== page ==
A frontal system will move through the area this evening. We'll see showers as well as a few thunderstorms. Some of the showers and thunderstorms could produce locally heavy rainfall. That frontal system will move away tonight. Any showers will taper off and give way to some gradual clearing overnight. Lows will reach the middle 50s. Thursday is looking like a really nice day. Skies will become partly cloudy with highs in the mid 70s. Humidity levels will be lower too. After a cool start Friday will be a beautiful day. Mostly sunny skies will boost our highs to 75/82. Skies will be mostly clear for the Burlington fireworks too. Looking ahead, the 4th of July will feature partly cloudy skies and highs of 75/82. A weak front will start to move in on Saturday night which could produce a couple of light, widely scattered showers. Then we'll be back to partly cloudy skies on Sunday. Monday and Tuesday are looking dry with temps warming into the 80s (it will finally feel like summer!). Then another frontal system could catch up to us with more wet weather later next week.
Despite heightened efforts over the last two years to address Vermont's opiate abuse problems -- a new report by DCF says substance abuse continues to be a problem -- and that it's playing an increasing role when it comes to child protection cases. Alexei Rubenstein reports.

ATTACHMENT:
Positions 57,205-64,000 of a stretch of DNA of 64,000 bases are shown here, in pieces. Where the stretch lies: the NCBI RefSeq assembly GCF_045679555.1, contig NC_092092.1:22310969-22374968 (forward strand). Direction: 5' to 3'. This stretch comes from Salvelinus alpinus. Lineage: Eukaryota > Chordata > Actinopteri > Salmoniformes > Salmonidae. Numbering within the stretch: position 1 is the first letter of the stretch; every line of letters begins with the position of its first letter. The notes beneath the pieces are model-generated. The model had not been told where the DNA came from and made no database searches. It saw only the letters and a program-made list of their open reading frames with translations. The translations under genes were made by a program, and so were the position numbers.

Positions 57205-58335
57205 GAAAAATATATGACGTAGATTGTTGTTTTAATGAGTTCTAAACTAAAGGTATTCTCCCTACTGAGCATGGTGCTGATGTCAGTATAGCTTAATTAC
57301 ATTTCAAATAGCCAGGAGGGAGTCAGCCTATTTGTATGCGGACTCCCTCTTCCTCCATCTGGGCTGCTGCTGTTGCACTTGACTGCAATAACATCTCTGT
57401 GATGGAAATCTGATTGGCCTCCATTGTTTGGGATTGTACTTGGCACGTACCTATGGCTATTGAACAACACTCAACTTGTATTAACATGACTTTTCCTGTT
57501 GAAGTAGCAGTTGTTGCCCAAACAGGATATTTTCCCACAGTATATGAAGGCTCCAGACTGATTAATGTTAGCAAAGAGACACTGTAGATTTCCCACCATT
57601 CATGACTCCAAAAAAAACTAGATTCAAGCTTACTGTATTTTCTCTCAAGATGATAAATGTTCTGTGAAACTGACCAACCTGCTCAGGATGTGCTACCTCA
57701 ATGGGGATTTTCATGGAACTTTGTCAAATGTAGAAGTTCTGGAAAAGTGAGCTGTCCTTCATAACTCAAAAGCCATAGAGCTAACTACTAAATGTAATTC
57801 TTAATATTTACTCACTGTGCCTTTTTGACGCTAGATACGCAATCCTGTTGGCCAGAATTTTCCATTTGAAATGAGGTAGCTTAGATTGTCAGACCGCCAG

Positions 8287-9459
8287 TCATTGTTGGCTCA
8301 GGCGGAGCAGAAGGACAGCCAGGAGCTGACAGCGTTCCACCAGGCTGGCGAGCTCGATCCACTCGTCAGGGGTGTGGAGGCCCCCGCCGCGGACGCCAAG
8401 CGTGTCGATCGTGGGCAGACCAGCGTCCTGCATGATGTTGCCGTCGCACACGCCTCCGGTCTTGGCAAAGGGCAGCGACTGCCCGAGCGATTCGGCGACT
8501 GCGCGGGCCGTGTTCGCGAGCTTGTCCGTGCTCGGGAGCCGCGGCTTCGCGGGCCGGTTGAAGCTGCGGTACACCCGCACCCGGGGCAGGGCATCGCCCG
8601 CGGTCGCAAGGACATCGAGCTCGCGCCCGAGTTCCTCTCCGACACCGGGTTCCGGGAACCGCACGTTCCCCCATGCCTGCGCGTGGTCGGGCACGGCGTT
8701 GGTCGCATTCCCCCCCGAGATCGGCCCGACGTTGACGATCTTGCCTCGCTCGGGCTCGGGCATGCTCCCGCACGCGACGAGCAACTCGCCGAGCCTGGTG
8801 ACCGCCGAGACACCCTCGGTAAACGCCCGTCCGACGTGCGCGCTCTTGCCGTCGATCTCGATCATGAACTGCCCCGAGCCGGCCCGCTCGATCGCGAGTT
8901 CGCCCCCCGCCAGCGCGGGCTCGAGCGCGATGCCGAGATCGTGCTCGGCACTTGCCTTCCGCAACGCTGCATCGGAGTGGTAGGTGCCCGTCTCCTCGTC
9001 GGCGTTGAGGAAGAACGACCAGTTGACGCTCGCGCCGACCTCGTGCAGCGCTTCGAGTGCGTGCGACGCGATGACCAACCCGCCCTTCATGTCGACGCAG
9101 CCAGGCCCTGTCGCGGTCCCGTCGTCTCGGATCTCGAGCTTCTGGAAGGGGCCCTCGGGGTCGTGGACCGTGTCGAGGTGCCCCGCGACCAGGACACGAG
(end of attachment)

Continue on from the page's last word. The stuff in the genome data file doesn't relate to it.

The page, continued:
Cindy Boyd is a recovering addict and knows firsthand what it's like to have parental rights terminated; she lost her 2 year old daughter. ((00:09:07 Cindy Boyd/Recovering Addict "I pretty much did anything and everything. My main drug of choice was crack cocaine. I was a heroin addict for a while. I was into pills)) As the state over the past two years has grappled with problems in the state's child protection system, story's like Boyd's have become increasingly common -- with opiate abuse at the heart of many of the child abuse or child neglect cases in the state. ((00:00:17 "I was smoking crack in the house and I thought because she was in another room it was ok. I didn't realize I was putting her at risk because she wasn't around me. )) ((00:03:58 Cindy Boyd/Recovering Addict "It takes control over you. That's all you think about. That's all you live for, and not that you don't love your children and want to take care of them, your just physcially and mentally addicted to this, and that takes precedence over the children.)) (00:00:39) ((Ken Schatz "We see young children entering into DCF custody in essentially record, unprecedented numbers.")) (00:00:44) (FONT) According to an annual report by the Vermont Department for Children and Families -- the problem seems to be getting worse. The Department took action on more than 58-hundred (5,846) new cases in 2014, an increase of 27-percent since 2010. Substance abuse was a factor in about one-third of the cases. (00:06:23) ((Ken Schatz "The reality is if this trend of increasing numbers of children coming into state custody continues, we are going to be increasingly challenged and resourced will become something that we will continue to look at very carefully.")) (00:06:38) Despite recently adding 18 new social workers positions and increased screening for substance abuse, Schatz says case loads are now even higher than they were before they added the new workers. And a more disturbing trend -- a 68 percent increase in children under six--coming into custody -- largely because of Opiate abuse. (GOV SIGNING-FILE ) Changes on the way mandated by the new child protection law signed by the governor last month are also coming that may increase the case load -- including -- a new definition of child abuse that incorporates substance abuse in the home. Boyd served time in jail -- relapsed -- and eventually agreed to terminate her parental rights. Now -- nearly a decade later -- she leads the Kingdom Recovery Center in St. Johnsbury, helping other parents to navigate the pitfalls she went through. ((00:08:25 Cindy Boyd/Recovering Addict "The more long term sobriety I had, the more I saw that was the life I wanted to live and not go back. An I think as a result of that my life has changed dramatically. I didn't think for one minute I would be doing what I'm doing now, let alone having a relationship with my daughter who I signed over my parental rights for.)) Boyd got clean and continues to build a new relationship with her daughter. But many other parents in Vermont are still struggling--a startling trend DCF says is leaving the state's most vulnerable at risk. Alexei Rubenstein -- Channel 3 News - St. Johnsbury